Talk to your loved ones

Whatever your organ donation decision, please talk to your loved ones about what you want. 

Leave them certain. 

Why talk about organ donation?

Two black sisters hugging

Your family will always be involved

Your family will always be involved before organ donation goes ahead.

Your family can override your decision if they aren't sure what you want. So, leave them certain.

Did you know?

9 out of 10 families support donation going ahead when they know it's what their loved one would have wanted.

Shivum's story

Each year hundreds of opportunities for transplants are missed because families aren't sure what to do.

Amazing as it seems, you can save lives just by having a conversation.

And if you decide not to become an organ donor, you can still help your family through a difficult time by making sure they know what you want.

Your ethnicity matters

A family enjoying spending time together at home

Be the difference

Black and South Asian patients wait longer than white patients for a transplant, and although people can receive a transplant from someone of any ethnicity, the best transplants come from donors of the same ethnicity.

Read more about why ethnicity matters

Your faith and culture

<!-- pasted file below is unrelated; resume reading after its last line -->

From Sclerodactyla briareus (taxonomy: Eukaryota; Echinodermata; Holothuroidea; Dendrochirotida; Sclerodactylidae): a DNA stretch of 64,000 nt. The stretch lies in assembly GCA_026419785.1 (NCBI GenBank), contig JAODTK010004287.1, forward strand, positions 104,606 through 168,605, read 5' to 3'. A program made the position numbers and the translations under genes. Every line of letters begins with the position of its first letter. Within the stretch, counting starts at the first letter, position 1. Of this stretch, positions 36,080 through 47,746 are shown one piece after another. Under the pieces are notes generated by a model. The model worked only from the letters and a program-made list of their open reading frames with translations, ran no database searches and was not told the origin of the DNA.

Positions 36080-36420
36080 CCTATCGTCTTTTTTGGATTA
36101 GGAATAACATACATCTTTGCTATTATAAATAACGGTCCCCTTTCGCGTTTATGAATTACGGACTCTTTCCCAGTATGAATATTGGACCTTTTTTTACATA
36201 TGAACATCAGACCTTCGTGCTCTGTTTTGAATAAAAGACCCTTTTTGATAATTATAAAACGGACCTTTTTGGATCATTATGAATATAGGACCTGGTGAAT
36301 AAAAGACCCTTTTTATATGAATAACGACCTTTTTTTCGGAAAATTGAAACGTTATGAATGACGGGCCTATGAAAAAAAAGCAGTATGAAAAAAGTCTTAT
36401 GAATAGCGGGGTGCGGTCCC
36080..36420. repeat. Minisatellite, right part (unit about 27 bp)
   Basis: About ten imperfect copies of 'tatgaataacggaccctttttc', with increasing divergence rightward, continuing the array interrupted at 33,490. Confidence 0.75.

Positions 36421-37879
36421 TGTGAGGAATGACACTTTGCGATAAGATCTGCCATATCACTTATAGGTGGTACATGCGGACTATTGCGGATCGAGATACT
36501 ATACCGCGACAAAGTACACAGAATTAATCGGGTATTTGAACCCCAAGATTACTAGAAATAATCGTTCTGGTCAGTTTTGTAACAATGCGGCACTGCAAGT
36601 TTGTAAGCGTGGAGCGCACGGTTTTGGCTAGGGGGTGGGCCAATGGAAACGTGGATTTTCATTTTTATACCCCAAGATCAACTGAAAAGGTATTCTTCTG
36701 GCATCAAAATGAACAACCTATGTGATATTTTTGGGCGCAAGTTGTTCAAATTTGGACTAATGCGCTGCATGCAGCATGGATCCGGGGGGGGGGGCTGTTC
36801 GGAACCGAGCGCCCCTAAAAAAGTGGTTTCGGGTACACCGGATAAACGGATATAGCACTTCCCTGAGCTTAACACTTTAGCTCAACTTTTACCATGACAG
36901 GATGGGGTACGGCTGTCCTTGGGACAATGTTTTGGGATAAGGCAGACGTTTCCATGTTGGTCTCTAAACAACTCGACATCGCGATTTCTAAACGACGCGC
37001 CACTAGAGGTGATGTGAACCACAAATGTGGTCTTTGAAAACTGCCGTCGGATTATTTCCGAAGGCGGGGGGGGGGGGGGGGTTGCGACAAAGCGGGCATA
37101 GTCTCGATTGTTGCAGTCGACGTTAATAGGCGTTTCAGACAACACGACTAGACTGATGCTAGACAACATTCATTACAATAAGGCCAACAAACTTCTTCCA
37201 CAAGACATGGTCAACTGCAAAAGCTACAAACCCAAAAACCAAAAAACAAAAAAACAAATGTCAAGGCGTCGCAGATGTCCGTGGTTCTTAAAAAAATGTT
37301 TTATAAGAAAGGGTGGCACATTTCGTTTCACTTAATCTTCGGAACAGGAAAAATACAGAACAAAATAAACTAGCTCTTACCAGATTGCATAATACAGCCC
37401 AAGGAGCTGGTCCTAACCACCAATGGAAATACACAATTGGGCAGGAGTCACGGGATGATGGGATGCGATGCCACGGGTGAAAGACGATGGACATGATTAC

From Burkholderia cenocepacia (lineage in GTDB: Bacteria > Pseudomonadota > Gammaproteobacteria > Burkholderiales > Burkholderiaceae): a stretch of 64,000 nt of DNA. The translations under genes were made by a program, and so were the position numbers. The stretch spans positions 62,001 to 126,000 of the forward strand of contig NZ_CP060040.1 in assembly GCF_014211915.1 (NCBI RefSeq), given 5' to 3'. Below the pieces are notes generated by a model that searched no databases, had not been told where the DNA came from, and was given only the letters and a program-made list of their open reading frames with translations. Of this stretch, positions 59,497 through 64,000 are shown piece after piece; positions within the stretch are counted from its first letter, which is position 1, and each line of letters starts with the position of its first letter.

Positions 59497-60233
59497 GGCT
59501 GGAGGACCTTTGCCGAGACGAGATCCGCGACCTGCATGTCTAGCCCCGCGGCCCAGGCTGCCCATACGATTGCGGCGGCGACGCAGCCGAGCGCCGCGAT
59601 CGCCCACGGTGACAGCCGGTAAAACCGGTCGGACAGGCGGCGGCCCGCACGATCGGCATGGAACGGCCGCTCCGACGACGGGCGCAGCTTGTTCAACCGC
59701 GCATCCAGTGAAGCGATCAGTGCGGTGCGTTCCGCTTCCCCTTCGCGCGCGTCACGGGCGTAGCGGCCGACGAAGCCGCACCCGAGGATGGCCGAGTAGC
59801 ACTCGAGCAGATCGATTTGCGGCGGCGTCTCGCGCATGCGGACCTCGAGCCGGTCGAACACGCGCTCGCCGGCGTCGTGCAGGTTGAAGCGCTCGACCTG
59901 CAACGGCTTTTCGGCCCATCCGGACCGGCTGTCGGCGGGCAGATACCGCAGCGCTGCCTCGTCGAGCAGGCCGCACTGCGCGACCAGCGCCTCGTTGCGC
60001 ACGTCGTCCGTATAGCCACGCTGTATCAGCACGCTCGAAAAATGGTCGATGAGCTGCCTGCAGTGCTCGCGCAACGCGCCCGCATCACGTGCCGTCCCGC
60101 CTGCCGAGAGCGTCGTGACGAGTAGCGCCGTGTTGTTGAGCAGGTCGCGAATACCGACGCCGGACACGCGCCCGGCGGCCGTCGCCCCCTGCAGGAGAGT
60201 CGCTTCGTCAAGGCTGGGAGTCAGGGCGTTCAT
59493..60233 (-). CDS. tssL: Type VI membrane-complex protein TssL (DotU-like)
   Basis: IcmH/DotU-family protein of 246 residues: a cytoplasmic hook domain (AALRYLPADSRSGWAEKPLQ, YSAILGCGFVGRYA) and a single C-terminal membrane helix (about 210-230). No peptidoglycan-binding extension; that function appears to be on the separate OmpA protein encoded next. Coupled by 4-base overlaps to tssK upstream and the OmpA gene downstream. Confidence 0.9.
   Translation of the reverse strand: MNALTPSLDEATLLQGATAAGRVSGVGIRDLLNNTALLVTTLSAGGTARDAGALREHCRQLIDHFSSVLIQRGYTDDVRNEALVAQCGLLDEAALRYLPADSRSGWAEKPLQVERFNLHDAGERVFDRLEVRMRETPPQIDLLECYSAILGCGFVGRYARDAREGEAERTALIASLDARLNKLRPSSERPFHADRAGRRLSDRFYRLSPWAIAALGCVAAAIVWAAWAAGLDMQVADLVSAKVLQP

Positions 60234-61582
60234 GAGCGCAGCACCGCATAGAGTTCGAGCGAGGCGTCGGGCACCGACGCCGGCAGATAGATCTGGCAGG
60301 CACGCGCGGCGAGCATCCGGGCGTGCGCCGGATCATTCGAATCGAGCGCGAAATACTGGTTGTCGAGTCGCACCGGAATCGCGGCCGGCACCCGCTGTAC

Faith and culture play a big part in how people feel about organ donation, and talking to your loved ones about your decision can sometimes take courage. 

It's normal for you or your family to have questions about whether your faith or beliefs affect your ability to become an organ donor.  

Read about how about how different faith and belief systems view organ donation

Have you registered your decision?

The best way to ensure your organ donation decision is supported is to register it on the NHS Organ Donor Register and talk to your loved ones.

You can opt in or out of organ donation, and can change your decision at any time.

Thanks to everyone who has already registered their decision and had a conversation with those closest to them.



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